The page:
Let the Adventure Begin

As of this writing, I have been officially part of the One, Holy, Catholic, and Apostolic Church for less than 12 hours. How does it feel? That question has been asked, and I anticipate it will be asked again in the coming hours and days. This is my attempt at a partial answer.

When I was much younger, my dad and I took a few trips to Rocky Mountain National Park to go backpacking. We lived in Indiana, so such an undertaking involved two full days worth of driving to get out to Estes Park. Those long drives across Kansas or Nebraska were certainly part of the trip, but they were not the object of it.

I feel like I am getting out of the car with the sun shining, the evergreens all around, and Long’s Peak clearly visible amongst the Rockies.

Driving to Colorado from Indiana, there is a lot of flat country, though you start to gain elevation slowly across the Great Plains and into eastern Colorado. Eventually mountains start to become visible on the horizon. Finally, you get past Loveland and follow the Big Thompson River through a long canyon. It is pretty,  but if you let yourself think about the floods that have scoured the canyon, it can be a bit unnerving. The mountains are there, but you cannot see them. Eventually you emerge and you drive into the park.

That is the closest parallel I can find for my feelings this morning. It has been a long trip, I am finally out of the car, the sun is shining, the wilderness awaits. Time to shoulder my pack and go forth on this adventure.

Keep It Straight

God did not become incarnate in Jesus in order to better understand us,
He came that we may better understand Him.

I read and hear too much that gets this backwards. God is all-knowing, he didn’t have to become man to understand hunger and the annoyance of bug bites. Jesus came that we might see God, have an example, receive his teaching, and that he might be a sacrifice for our sins.

Crossing the Tiber

It’s been a long road. It’s hard to say where it started. But I can see the sun glistening on the goal, and I will soon be there.

This has not been a physical pilgrimage, but a spiritual one. On the 20th of April, at St. Peter’s Basilica in Columbia, SC it will be complete. I shall be received and confirmed in the Catholic Church.

Another Kind of Monopoly

This is the second such story I have seen in recent months about someone not trying to go totally “off the grid,” but merely to unplug from the Amazon and/or so-call “big 5” or “GAFMA” matrix. (Google, Amazon, Facebook, Microsoft, and Apple.) You can check it out here if you are interested.

While the economic and regulatory issues connected with monopolies or near-monopolies like the big 5 are important, another recent internet phenomena has cause me to think about it from a different angle.

I am referring to a recent kerfuffle over Patreon. For those of you unfamiliar, Patreon is a web service that allows people to set up crowdfunding accounts. So, for example, you follow someone on YouTube or a podcast and you want to support their work. So, you can go to their Patreon page and donate to them with a recurring donation. Many people have certain Patreon-only perks to help encourage this behavior, from access to message boards to free videos, books, or t-shirts.

The issue is, as I understand it, Patreon has started blocking some accounts because of what they deem “hate speech.” As most of us realize, some historically mainstream ideas are currently labeled in this way by certain more “progressive” groups. This has obviously affected the people they have blocked, and has cause a ripple effect with some other users of the service pulling out and seeking other ways to receive funding in protest.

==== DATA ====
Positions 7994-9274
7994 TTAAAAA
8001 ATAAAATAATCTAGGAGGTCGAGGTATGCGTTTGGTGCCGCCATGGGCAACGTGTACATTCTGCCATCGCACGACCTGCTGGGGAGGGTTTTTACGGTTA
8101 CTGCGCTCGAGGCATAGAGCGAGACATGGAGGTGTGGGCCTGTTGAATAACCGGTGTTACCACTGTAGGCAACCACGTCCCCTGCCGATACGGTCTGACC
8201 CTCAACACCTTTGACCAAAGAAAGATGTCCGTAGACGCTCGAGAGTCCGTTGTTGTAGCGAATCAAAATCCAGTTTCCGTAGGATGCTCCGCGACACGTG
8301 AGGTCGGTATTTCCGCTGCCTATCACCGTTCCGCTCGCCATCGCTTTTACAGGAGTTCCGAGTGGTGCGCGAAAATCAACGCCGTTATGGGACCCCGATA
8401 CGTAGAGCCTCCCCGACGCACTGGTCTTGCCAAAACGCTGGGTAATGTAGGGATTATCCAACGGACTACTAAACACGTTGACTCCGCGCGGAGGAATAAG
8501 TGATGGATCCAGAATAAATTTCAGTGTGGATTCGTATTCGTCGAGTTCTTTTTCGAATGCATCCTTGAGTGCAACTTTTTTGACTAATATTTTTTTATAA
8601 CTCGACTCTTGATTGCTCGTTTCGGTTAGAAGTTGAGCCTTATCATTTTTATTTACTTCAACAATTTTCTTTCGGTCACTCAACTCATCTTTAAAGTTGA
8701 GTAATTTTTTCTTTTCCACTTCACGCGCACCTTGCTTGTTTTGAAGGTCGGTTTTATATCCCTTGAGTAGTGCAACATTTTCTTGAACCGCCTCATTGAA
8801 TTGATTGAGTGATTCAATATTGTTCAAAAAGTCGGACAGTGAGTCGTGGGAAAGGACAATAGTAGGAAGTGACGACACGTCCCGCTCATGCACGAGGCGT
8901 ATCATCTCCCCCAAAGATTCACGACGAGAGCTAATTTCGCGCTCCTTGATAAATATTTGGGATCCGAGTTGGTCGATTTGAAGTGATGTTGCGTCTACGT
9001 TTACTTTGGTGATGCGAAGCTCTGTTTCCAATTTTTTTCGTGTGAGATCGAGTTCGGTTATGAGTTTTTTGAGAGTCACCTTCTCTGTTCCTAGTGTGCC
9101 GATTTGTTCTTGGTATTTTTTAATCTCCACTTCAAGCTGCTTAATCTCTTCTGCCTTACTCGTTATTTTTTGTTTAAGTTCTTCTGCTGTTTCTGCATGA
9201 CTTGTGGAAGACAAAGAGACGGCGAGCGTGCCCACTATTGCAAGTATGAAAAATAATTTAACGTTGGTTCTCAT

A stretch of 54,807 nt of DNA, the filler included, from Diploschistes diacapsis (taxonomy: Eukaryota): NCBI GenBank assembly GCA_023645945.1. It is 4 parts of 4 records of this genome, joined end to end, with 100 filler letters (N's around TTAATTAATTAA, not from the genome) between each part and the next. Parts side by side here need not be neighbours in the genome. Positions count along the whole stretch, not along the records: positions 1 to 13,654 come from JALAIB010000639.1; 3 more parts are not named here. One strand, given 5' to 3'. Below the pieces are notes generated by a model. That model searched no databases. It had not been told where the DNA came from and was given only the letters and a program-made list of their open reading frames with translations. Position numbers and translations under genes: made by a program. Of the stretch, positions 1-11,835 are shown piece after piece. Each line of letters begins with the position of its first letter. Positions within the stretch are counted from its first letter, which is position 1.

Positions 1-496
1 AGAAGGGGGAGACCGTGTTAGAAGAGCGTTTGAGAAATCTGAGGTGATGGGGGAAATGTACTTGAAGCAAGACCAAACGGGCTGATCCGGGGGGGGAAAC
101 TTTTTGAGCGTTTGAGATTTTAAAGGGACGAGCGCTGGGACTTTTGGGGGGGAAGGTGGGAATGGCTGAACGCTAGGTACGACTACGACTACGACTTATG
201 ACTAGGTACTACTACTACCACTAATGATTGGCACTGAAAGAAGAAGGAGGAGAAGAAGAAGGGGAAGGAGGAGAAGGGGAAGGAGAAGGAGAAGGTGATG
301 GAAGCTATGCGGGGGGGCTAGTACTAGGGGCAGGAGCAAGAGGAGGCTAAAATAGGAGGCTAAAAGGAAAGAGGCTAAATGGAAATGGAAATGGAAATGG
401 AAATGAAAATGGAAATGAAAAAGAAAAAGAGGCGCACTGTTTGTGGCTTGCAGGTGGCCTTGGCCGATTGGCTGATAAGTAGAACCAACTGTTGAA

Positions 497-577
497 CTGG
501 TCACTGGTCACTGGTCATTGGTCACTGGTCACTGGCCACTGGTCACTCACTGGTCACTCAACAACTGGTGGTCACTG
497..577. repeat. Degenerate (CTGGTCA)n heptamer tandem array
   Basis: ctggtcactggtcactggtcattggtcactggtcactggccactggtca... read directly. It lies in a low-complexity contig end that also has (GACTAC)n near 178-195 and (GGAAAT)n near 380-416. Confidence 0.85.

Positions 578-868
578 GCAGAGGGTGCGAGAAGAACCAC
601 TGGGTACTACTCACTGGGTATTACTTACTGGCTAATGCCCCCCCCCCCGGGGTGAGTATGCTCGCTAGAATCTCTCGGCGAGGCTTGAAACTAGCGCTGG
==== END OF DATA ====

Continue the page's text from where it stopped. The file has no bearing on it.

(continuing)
So far, all of this just seems like the ups and downs of life in the internet age. To a point, you’re not wrong. But, consider this scenario. None of the big 5 are exactly stalwarts of conservative social teaching. It is not hard to imagine any, or all, of them enacting similar prohibitions of “content.”

This means YouTube, Apple podcasts, self-publishing (or even traditional publishing) on Amazon, Facebook accounts, Instagram accounts, etc. could, very rapidly, just go away as an option for chunks of society.

This is not just an issue for a 20-something creating YouTube videos in their spare time. How many ministries and other faith-based organizations do you know that use these tools as central avenues of engagement with people?

My goal here isn’t to be chicken little. I hope I’m wrong. I hope the traffic that Christians generate on sites like YouTube to watch faith-based content is just as valuable to Google as people watching videos of cats falling off of countertops.

But I also realize in the ideological battles raging in the world around us, sometimes corporations are willing to cave to certain interest groups out of fear or affinity. None of this is government censorship, which we may feel we have some recourse to counter through our democratic process. But we can’t vote out Jeff Bezos and the other heads of the big 5. They don’t work for us.

I do think it reasonable for individuals and groups that promote orthodox belief and practice to consider how they might operate in such an environment where the digital tools we depend on everyday (and mostly don’t even pay for!) could be turned off on us in a single click.

Big Brother isn’t the government (so much) as corporate America. The power they could wield to virtually stop communication by adherents to what they may deem “bad” beliefs is frightening to contemplate.


Nearly 150 years ago, John Henry Newman felt the press of information that we bemoan today. His words, quoted below, could have come off any number of recent blogs. Instead, they were written by the light of a candle or oil lamp using a quill or dip-pen.